My first choice was their Gangjung Bibimbap, with hearty chunks of sweet and sour chicken, fresh carrot and cucumber, sautéed mushrooms, green peas, pickled radish, kongnamul muchim (Korean pickled soybean sprouts) and a fried egg on a bed of Korean purple rice. A little tub of gochujang (Korean red chili paste) was served along side it for DIY application. Besides just being very visually appealing after a morning spent staring at a screen, this colorful dish combines so many complementary flavors and textures. The bright zip and fermented funk of the chilled Korean pickles balance the sweet glaze of the warm chicken and the savory rice. The naughty crispiness of the fried chicken and wholesome crunch of the fresh vegetables counteract the tender rice, while the egg yolk bleeds all over everything, binding the ingredients together even more.

The chicken, specifically, rocks. The sticky, smooth, sweet red chili glaze does not overwhelm or get gloopy, and the crust remains crunchy underneath. I don’t think the guys at Bibibap would appreciate the comparison, but this chicken brought back memories of the orange chicken at the Panda Express in the Prudential Mall food court, where I spent many an after-school afternoon with friends, doing Lord knows what. Now it’s an Eataly…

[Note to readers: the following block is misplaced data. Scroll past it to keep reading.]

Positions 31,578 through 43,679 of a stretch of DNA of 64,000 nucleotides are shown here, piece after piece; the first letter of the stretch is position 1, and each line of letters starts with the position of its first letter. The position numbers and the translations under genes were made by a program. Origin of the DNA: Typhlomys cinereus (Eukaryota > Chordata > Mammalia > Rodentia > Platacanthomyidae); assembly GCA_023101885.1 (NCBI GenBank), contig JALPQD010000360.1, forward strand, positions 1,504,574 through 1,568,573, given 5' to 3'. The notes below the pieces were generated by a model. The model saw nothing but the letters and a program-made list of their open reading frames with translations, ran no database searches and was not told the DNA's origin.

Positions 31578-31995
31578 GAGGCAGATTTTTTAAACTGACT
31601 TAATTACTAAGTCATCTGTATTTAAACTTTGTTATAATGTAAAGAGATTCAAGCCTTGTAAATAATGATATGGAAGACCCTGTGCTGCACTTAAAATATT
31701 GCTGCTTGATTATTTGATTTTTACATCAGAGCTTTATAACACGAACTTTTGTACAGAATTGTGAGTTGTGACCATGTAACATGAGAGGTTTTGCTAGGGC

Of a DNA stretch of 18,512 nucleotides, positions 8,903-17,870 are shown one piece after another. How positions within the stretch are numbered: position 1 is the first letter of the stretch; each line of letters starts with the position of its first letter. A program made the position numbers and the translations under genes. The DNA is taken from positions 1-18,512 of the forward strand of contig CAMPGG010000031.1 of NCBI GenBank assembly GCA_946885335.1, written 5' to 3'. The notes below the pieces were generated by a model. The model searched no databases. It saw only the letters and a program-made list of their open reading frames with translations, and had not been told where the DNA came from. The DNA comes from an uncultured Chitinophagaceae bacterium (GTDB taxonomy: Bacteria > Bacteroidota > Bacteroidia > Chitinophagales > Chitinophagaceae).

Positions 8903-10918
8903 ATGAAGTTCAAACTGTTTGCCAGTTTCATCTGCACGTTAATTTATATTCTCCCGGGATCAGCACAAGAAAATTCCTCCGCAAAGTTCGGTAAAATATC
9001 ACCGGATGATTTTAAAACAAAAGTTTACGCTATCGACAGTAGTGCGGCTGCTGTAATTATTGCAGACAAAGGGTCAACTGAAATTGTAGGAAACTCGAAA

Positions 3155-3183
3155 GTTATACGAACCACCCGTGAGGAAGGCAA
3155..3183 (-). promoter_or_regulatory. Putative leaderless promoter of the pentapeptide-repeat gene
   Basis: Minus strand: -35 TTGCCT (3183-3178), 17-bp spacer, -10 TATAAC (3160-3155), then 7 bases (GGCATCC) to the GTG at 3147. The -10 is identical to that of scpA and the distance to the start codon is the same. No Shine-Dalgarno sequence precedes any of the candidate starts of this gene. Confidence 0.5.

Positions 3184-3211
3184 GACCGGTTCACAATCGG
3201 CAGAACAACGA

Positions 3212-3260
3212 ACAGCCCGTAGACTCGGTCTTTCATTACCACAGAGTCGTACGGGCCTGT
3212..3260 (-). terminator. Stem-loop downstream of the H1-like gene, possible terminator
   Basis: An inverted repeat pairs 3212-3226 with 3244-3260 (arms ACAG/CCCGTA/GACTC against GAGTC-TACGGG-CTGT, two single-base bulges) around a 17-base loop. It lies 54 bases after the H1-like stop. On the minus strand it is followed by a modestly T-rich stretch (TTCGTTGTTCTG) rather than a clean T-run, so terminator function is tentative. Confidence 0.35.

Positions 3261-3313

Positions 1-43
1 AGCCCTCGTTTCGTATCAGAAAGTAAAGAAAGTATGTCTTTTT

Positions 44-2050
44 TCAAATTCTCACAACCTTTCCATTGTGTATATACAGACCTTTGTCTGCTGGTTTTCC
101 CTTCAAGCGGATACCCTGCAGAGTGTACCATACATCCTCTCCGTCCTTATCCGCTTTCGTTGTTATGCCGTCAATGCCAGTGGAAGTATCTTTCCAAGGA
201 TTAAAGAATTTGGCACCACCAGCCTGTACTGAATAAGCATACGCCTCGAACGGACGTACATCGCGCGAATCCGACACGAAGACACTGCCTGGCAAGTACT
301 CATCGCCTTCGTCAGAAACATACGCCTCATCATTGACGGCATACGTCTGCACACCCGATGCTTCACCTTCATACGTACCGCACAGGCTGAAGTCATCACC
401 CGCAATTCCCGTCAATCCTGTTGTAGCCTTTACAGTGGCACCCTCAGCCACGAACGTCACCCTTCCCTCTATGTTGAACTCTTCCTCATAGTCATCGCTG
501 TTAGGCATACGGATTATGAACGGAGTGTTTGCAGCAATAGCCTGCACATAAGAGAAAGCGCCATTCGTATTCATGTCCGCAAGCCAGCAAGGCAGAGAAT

Next came the Suyuk Bibibap, starring bite-sized chunks of slow-cooked pork belly, flavored with soy sauce, with the same colorful sides on rice. This bibibap is a bit tamer in flavor profile than Gangjung, whose sweetness requires spicy and acidic ingredients to achieve balance. It’s savory all around, with a hint of tang from the pickled radish and bean sprouts. The pork belly is tantalizingly soft, falling willingly into its three natural layers: crunchy skin, slick ‘n’ smooth fat and firm yet very tender meat underneath. No less sinful than the crunchy fried and lacquered chicken, this pork also benefits from adding gochujang, which combats the sticky fat that coats the mouth after each bite. Perhaps a bit too indulgent, especially with the fried egg on top… I managed to finish only half at lunch and took the rest home to wok-fry for dinner. 

I’m not a huge fan of the Bulgogi Bibibap, which comes with thin slivers of sauteed beef in a bulgogi sauce. The latter blends soy sauce, brown sugar, garlic, ginger and sesame oil, creating a very balanced combination of salty, delicately sweet and almost nutty, savory flavors. This part is great. I take more of an issue with the texture of the meat, which leans towards dry in certain bites. When the same protein is stuffed inside a taco and slathered with Korean spicy mayonnaise, it forms a delicious meaty base. But presented as a bibi bowl, there just seems to be something missing. Maybe I just had it on an off-day, when the beef wasn’t cooked to its absolute juiciest, but, for the most part, I prefer the texture of both the chicken and pork bibibaps.

Fun fact: Did you know bulgogi in Korean is pronounced “pool-goh-gee,” with a p?